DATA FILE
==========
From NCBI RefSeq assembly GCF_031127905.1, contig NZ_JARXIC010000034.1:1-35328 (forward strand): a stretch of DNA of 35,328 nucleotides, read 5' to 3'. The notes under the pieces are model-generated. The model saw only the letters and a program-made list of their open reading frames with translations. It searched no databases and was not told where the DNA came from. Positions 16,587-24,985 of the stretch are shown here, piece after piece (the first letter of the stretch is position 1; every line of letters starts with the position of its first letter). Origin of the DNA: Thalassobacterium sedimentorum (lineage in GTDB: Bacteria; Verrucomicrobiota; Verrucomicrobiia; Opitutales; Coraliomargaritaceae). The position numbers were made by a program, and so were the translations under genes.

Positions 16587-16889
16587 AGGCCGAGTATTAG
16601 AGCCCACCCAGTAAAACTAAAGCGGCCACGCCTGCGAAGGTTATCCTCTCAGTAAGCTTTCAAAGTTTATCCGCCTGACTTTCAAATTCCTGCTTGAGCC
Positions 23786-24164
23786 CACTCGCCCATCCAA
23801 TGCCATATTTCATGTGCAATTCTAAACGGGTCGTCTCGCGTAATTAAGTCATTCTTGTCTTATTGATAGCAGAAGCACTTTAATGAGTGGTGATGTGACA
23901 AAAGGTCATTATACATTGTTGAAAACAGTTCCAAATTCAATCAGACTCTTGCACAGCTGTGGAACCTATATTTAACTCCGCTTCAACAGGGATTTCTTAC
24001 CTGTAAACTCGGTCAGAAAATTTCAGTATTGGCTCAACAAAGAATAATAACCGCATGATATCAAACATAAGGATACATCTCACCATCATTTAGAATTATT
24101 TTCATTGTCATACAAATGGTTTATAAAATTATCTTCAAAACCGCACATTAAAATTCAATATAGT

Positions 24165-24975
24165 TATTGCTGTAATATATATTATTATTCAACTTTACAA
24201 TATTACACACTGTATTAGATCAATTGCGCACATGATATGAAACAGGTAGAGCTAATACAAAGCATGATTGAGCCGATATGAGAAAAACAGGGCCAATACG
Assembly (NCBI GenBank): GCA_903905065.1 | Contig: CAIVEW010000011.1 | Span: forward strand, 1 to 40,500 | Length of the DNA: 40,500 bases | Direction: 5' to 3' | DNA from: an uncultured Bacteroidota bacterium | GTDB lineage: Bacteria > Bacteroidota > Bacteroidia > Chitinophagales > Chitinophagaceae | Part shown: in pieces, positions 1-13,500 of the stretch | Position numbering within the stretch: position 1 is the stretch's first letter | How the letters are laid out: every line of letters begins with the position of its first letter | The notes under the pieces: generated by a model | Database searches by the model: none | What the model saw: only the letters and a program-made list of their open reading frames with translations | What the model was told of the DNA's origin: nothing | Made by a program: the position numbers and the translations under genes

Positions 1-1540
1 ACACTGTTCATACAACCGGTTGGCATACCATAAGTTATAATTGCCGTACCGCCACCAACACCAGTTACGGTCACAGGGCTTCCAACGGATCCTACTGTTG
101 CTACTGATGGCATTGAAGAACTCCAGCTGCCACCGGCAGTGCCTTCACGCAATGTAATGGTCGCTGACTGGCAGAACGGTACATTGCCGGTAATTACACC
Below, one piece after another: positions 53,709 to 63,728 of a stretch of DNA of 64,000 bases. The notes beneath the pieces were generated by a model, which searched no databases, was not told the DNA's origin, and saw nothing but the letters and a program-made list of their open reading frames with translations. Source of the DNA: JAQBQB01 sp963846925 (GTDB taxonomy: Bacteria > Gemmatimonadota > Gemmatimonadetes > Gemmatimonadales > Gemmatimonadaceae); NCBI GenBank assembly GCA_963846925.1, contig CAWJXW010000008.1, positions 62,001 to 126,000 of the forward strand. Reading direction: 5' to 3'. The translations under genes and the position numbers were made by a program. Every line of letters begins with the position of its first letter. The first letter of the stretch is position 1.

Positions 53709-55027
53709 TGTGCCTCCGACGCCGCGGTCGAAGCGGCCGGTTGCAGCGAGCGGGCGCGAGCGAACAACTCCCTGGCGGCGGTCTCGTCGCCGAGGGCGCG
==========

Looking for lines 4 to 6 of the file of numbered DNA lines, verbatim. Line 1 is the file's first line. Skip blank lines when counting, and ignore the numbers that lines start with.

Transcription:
16601 AGCCCACCCAGTAAAACTAAAGCGGCCACGCCTGCGAAGGTTATCCTCTCAGTAAGCTTTCAAAGTTTATCCGCCTGACTTTCAAATTCCTGCTTGAGCC
Positions 23786-24164
23786 CACTCGCCCATCCAA